November 2011 archive

So long, farewell, auf wiedersehen, goodbye … to Eric Siebert

It’s always difficult to say goodbye, especially when you’ve been doing something you enjoy for many years.

I started writing for more than three years ago, in March 2008. Up to that point I had no writing experience, and I had never really thought of myself as a writer. On a whim, I responded to a post on TechTarget’s website about writing opportunities. They gave me a shot, and I found that I was pretty good at it, and since then I’ve written more than 100 articles on and more than 100 posts for the Virtualization Pro blog. My writing at TechTarget got me a lot of exposure and opportunities over the years, and it really helped my career develop and blossom.

Looking back at my writing over the years, I thought I would highlight some of the articles that I enjoyed doing the most and am most proud of. I tend to write pretty detailed and lengthy articles, because I like to give complete coverage to a product or feature, and as a result many of my articles were turned into series. My very first assignment was to write about VMware Converter, which ended up being a three-part series. I was a little green starting out, but one of the nice things about having editors is that they take your work and make it look even better.

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VSphere 5 features for VARs: VCenter server appliance, auto deploy (Part 2)

While part one of this vSphere 5 upgrade series dealt with the challenges that solution providers may need to deal with during a migration, but there are also benefits. Because of their simplistic nature and improved capabilities, the vSphere 5 features listed below can be assets during a customer upgrade:

vCenter Server appliance
VSphere 5 supports running vCenter Server as a pre-built Linux virtual appliance. This makes deploying and maintaining vCenter Server much easier and also means it’s no longer required to run it on a server running a Windows operating system (OS). The virtual appliance comes packaged with IBM’s DB2 Express and also supports only Oracle or DB2 for external databases. This will appeal to customers that mainly use Linux because vCenter Server doesn’t require the use of Microsoft products.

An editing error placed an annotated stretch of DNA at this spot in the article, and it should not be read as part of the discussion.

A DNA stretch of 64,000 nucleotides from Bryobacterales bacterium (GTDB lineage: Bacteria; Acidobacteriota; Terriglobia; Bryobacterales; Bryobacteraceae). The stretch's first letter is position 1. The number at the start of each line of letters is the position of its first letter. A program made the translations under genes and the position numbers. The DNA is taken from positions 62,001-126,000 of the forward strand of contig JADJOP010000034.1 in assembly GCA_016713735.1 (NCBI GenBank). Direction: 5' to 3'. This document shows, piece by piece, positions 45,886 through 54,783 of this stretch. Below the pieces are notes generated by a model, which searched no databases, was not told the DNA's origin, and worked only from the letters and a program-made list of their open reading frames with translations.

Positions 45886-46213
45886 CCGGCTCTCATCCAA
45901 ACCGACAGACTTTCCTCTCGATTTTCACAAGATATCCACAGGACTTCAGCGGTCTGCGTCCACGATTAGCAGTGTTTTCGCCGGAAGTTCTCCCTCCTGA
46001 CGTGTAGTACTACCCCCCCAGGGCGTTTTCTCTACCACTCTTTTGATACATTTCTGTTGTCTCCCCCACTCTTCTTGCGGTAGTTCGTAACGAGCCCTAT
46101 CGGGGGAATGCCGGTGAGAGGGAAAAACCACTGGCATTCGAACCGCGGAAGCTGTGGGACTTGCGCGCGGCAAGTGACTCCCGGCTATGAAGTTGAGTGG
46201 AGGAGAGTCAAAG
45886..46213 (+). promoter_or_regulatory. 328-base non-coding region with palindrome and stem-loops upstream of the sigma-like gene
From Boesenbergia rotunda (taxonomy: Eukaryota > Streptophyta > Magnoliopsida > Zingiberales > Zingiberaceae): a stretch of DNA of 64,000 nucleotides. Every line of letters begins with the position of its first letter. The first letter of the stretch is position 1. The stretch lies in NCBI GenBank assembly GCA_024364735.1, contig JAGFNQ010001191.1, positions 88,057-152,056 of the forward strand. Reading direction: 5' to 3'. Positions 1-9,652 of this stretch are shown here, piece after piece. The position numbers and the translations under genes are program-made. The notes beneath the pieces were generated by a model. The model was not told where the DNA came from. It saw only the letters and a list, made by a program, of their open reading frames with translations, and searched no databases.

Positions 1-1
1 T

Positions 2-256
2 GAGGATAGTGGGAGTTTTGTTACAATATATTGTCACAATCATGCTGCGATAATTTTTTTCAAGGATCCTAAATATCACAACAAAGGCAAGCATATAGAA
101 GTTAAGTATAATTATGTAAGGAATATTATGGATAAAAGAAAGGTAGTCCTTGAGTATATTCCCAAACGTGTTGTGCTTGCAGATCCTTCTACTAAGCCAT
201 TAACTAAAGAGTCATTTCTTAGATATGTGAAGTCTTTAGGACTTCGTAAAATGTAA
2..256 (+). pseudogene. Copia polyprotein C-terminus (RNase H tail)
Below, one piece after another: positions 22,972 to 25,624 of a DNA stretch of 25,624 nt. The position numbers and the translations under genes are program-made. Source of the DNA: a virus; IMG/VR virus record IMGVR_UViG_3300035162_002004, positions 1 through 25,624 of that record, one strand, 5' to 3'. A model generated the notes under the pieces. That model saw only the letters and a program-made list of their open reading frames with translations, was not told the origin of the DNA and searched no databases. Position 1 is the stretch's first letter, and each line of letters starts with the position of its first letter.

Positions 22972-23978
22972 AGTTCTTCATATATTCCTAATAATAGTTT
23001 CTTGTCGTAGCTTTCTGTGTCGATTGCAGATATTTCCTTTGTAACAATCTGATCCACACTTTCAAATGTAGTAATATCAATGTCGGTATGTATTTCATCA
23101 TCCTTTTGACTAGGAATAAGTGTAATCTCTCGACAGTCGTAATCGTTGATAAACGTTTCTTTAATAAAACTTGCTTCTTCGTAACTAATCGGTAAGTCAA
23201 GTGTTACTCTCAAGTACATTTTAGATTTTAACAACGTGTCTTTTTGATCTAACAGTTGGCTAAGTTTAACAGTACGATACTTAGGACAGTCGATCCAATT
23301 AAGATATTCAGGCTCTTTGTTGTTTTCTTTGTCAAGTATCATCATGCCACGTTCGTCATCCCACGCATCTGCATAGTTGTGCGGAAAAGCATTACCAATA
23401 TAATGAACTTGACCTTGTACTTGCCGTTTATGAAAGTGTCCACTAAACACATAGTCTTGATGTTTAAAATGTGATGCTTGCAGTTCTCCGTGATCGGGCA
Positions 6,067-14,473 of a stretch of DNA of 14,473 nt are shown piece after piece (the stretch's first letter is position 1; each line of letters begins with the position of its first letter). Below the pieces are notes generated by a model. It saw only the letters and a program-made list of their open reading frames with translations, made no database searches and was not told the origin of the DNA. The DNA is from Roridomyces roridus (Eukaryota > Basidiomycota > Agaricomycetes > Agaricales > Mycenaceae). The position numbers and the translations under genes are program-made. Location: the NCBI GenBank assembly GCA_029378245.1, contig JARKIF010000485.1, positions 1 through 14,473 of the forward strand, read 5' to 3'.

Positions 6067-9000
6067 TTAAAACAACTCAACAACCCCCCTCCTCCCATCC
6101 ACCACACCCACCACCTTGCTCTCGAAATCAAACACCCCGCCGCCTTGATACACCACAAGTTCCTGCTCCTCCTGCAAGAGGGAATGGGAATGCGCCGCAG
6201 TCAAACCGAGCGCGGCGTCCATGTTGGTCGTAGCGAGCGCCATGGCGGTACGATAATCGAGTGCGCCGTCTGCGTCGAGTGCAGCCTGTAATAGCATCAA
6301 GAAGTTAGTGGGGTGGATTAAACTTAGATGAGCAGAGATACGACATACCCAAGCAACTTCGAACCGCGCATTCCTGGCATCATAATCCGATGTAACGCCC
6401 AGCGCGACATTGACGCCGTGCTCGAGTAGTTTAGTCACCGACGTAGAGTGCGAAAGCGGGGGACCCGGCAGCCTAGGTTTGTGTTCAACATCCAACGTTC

Solution providers can use a Web user interface (UI) for configuration, and it’s compatible with the new Flex based Web UI that is part of vSphere 5. Flex is a framework for web development from Adobe that enables rich functionality for Web browsers. This allows for better Web administration UI’s to be created so VMware can mimic the Windows based vSphere Client’s functionality through a Web browser. The previous web UI in vSphere 4 just used basic HTML and was not as feature-heavy as the new Flex based Web UI in vSphere 5.

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VSphere 5 upgrade challenges: Licensing and ESXi (Part 1)

Because of its new features and enhancements, many of your customers are likely anxious to start planning their vSphere 5 upgrade, and it’s important to know new caveats and issues before you let your customers dive right into it.

Solution providers can ensure a smooth transition to vSphere 5 by taking note of these important modifications and understanding what they mean to individual customer environments:

New licensing
Perhaps the biggest vSphere 5 deviation from previous versions is that your customers will need to deal with the new licensing model.

VSphere 4 licensing was fairly straightforward: as licenses were bought per CPU socket and you could run unlimited virtual machines (VMs) on the host. That model is no more with vSphere 5, and while licenses are still sold per CPU socket, each license comes with a fixed amount of virtual RAM (vRAM) that can be assigned to VMs. Depending on the environment, this could cause a customer to spend thousands of dollars in additional licenses to be compliant with new vSphere 5 licensing. The new model favors scale-out architectures that hold a greater amount of hosts that have smaller resource amounts. This means less VMs running on each host, which results in less vRAM usage per host. When you try and scale up with hosts that have large amounts of RAM, the additional license costs to match the amount of that RAM in a host can get very costly.

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